The vast majority of global telephone communications are entirely insecure, allowing anybody to hack in and listen to your calls or read your texts, researchers suggest.
Dublin: 20.12.2014 02.55AM
The introduction of the ‘new iPad’ is a game changer set to drive demand for fourth-generation (4G) mobile – but one problem: both the UK and Ireland have yet to auction spectrum before 4G arrives. Industry insiders warn the delays are holding up hundreds of millions of euros worth of capital investment.
Ireland's telecoms watchdog ComReg will auction 28 blocks of spectrum to the highest bidders for between 2013 and 2030.
However, these auctions - which could net the Government in Ireland up to €260m in bonus revenue - were due to be held in February, but could now be pushed back until April, or later, as operators feel as far out as June.
Liberalisation of the 900MHz frequency bands currently used for 2G will allow operators to run 3G broadband services in traditional GSM areas - possibly blanketing more than 90pc of the island in broadband - as well as new 4G services via long term evolution technology.
An industry insider warned that some of the mobile operators in the Republic of Ireland are growing impatient and have hundreds of millions of euro worth of capex on standby waiting to invest in upgrading their networks.
“What this will mean in consumer terms is wherever GSM voice is available today we will have 3G data coverage. We're waiting for the spectrum auctions to begin and our fear is Ireland will be the last country in Europe - or the world - to catch up on this one."
In the US and Canada, operators have moved swiftly from second-generation CDMA networks to the latest fourth-generation LTE networks and the new iPad from Apple with its 4G capability is capable of enjoying broadband speeds of 73Mbps.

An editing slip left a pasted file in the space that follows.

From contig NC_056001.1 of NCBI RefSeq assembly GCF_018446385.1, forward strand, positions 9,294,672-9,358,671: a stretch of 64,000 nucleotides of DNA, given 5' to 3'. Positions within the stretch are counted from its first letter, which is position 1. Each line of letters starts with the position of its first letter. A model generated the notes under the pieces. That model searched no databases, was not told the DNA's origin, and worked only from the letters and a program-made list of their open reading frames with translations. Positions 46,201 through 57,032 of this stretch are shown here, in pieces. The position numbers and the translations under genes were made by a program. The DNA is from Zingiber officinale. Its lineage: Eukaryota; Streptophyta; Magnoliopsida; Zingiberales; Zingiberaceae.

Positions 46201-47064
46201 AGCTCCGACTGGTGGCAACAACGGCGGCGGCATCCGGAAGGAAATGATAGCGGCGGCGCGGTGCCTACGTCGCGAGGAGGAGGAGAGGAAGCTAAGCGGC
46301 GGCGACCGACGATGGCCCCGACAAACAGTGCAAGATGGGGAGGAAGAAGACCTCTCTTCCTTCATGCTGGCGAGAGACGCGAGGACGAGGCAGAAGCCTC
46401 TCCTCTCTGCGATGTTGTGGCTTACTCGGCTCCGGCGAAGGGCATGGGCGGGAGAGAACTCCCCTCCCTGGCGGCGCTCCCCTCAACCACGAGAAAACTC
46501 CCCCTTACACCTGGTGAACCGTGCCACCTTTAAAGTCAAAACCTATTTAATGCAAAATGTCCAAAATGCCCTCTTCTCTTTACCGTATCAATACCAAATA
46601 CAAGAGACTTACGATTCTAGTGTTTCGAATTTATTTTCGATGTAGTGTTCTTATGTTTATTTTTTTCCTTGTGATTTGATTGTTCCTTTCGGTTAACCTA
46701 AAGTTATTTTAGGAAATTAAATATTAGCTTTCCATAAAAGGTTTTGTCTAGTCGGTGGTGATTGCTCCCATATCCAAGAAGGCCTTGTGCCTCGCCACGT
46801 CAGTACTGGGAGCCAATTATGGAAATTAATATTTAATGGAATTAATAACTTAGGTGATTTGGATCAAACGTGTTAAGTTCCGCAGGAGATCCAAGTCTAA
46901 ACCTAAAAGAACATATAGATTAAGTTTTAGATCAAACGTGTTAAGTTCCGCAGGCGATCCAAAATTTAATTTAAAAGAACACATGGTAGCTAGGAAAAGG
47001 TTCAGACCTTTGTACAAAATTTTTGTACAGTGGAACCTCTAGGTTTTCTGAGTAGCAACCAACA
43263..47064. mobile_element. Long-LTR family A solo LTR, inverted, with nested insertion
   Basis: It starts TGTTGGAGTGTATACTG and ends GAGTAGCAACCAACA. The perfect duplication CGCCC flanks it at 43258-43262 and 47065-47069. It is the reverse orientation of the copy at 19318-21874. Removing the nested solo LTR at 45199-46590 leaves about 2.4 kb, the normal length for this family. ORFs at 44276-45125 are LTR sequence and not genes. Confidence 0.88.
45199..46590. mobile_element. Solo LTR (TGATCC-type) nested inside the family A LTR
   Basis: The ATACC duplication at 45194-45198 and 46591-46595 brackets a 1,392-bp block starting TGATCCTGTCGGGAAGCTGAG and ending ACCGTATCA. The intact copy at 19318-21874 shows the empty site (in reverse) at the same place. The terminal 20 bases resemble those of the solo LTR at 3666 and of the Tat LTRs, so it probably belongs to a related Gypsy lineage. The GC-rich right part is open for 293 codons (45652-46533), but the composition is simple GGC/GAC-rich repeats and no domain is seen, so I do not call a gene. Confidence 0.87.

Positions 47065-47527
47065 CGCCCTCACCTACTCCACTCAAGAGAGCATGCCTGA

“We are sitting on our hands," the industry insider said, pointing out that although the European Commission has said it's OK for operators to press ahead with deployments in the midst of regulatory holdups, operators in Ireland don't want to appear insulting to ComReg.
“We don't want to push ahead before ComReg auctions spectrum because they'll find another way to pull the rug from under us.
“We have the money sitting there to invest, the Government wants us to invest but we're stuck waiting for the auctions to begin."
A similar situation has unfolded in the UK, with Ofcom supposed to be auctioning off the 800MHz and 2.6GHz frequencies to support 4G. However, auctions that were set for early 2012 have been held back due to responses to its various consultations.
A spokesman for ComReg told Siliconrepublic.com that a consultation setting out the timetable and parameters for the auctions is imminent.
One of the primary reasons for the delay, he explained, is that the regulator has been receiving requests for extensions from interested parties.
“What this does is push out further the deadline each time," the spokesman said, pointing to a web page detailing requests for extensions.